Raw Story is independent. You won’t find mainstream media bias here. We’re not part of a conglomerate, or a project of venture capital bros. From unflinching coverage of racism, to revealing efforts to erode our rights, Raw Story will continue to expose hypocrisy and harm. Unhinged from billionaires and corporate overlords, we fight to ensure no one is forgotten.

We need your support to keep producing quality journalism and deepen our investigative reporting. Every reader contribution, whatever the amount, makes a tremendous difference. Invest with us in the future. Make a one-time contribution to Raw Story Investigates, or click here to become a subscriber. Thank you. Click to donate by check.

Enjoy this piece?

… then let us make a small request. Like you, we here at Raw Story believe in the power of progressive journalism — and we’re investing in investigative reporting as other publications give it the ax. Raw Story readers power David Cay Johnston’s DCReport, which we've expanded to keep watch in Washington. We’ve exposed billionaire tax evasion and uncovered White House efforts to poison our water. We’ve revealed financial scams that prey on veterans, and efforts to harm workers exploited by abusive bosses. We’ve launched a weekly podcast, “We’ve Got Issues,” focused on issues, not tweets. Unlike other news sites, we’ve decided to make our original content free. But we need your support to do what we do.

Raw Story is independent. You won’t find mainstream media bias here. We’re not part of a conglomerate, or a project of venture capital bros. From unflinching coverage of racism, to revealing efforts to erode our rights, Raw Story will continue to expose hypocrisy and harm. Unhinged from corporate overlords, we fight to ensure no one is forgotten.

We need your support to keep producing quality journalism and deepen our investigative reporting. Every reader contribution, whatever the amount, makes a tremendous difference. Invest with us in the future. Make a one-time contribution to Raw Story Investigates, or click here to become a subscriber. Thank you.



Report typos and corrections to: [email protected]. Send news tips to: [email protected].
READ COMMENTS - JOIN THE DISCUSSION
Continue Reading

Breaking Banner

Has anything changed since Burning Man’s sex assault and labor issues were exposed?

Published

on

The last weekend in August marks the start of Burning Man, a week-long, festival in the Nevada desert consisting of freewheeling performance art, fanciful costumes, and a lot of drugs. The anarchic party with more than 50,000 attendees constitutes a pilgrimage for many attendees, lured by the promise of leaving the “default world” behind in exchange for a transformative or even spiritual experience.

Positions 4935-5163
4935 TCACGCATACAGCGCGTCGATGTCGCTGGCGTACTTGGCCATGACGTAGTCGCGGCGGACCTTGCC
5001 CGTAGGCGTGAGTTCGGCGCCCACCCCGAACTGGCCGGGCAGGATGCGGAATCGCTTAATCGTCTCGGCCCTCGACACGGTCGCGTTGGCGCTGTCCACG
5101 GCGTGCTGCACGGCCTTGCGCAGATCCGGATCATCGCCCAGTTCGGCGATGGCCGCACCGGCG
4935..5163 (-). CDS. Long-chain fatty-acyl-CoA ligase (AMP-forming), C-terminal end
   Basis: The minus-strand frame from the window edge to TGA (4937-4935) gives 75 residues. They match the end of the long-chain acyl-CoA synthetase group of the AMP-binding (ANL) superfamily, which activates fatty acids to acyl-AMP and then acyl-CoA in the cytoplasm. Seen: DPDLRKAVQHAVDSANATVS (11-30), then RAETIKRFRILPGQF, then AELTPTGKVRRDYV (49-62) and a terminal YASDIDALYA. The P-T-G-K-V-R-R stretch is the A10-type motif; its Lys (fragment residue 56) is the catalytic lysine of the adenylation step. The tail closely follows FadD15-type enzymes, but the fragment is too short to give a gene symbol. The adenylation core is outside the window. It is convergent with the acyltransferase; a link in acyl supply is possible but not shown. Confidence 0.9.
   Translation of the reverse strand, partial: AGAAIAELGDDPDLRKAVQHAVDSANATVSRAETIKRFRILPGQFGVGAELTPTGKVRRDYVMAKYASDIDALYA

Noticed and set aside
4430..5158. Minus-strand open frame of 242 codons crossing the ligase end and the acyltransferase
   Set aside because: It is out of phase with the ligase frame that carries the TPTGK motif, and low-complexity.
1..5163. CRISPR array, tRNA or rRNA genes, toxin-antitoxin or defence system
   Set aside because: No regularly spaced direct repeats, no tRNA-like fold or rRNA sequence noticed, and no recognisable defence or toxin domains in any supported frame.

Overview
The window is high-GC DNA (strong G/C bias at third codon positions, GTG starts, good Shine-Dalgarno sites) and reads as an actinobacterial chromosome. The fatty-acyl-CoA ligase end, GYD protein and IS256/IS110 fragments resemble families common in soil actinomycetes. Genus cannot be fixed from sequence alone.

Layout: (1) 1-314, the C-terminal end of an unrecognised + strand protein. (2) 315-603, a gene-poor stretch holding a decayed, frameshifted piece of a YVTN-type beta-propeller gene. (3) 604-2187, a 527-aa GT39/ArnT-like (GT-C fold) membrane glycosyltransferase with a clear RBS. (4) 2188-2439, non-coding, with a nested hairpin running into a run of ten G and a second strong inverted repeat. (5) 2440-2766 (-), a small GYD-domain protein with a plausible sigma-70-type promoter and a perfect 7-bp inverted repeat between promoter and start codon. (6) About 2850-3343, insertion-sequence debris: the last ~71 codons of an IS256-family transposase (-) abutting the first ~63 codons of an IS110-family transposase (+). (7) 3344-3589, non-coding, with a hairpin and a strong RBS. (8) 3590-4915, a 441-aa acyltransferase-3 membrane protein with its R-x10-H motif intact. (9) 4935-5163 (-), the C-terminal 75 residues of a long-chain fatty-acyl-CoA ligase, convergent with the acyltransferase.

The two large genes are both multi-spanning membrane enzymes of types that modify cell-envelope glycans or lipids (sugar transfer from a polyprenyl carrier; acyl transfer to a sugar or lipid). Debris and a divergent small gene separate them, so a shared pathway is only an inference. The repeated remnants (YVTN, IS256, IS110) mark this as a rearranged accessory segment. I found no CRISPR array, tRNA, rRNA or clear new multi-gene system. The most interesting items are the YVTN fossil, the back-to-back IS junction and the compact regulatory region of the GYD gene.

This article originally appeared at Salon.

Continue Reading

Breaking Banner

Truckers are facing a ‘bloodbath’ in their industry — and it’s turning many in the pro-Trump group against him: report

Published

on

Truckers are numerous, conservative, and hurting. And despite their widespread support for Donald Trump’s candidacy in 2016, a new report from Business Insider suggests the pain in the industry might be turning these workers away from the president.

The political trends in trucking are not insignificant. According to the American Trucking Associations, there were an estimated 3.5 million truck drivers in 2018. RTS Financial has found that there are 7.4 million jobs total “tied to the trucking industry.” And Business Insider reported that nearly 90 percent of truckers are registered voters, higher than the general population.

Continue Reading
 

Breaking Banner

WATCH: Trump’s collusion with Russia is now a topic for impeachment — along with obstruction and racism

Published

on

President Donald Trump's interactions with Russia are now a topic of the impeachment investigation.

"There was an important development in support for impeachment proceedings in the House of Representatives today," MSNBC anchor Lawrence O'Donnell reported Tuesday. "Important both in who the new support comes from and what that support is based on."

"Congresswoman Lauren Underwood of Illinois is one of the freshmen Democrats who flipped a Republican district last year in winning her election. She brings the total number of House Democrats supporting impeachment now to 126 -- a majority of the Democrats' 235 members of the House," he explained.

Continue Reading
 
 

Thank you for whitelisting Raw Story!

As a special thank you, from now until August 31st, we're offering you a discounted rate of $5.99/month to subscribe and get ad-free access. We're honored to have you as a reader. Thank you. :) —Elias, Membership Coordinator
LEARN MORE
close-link
close-image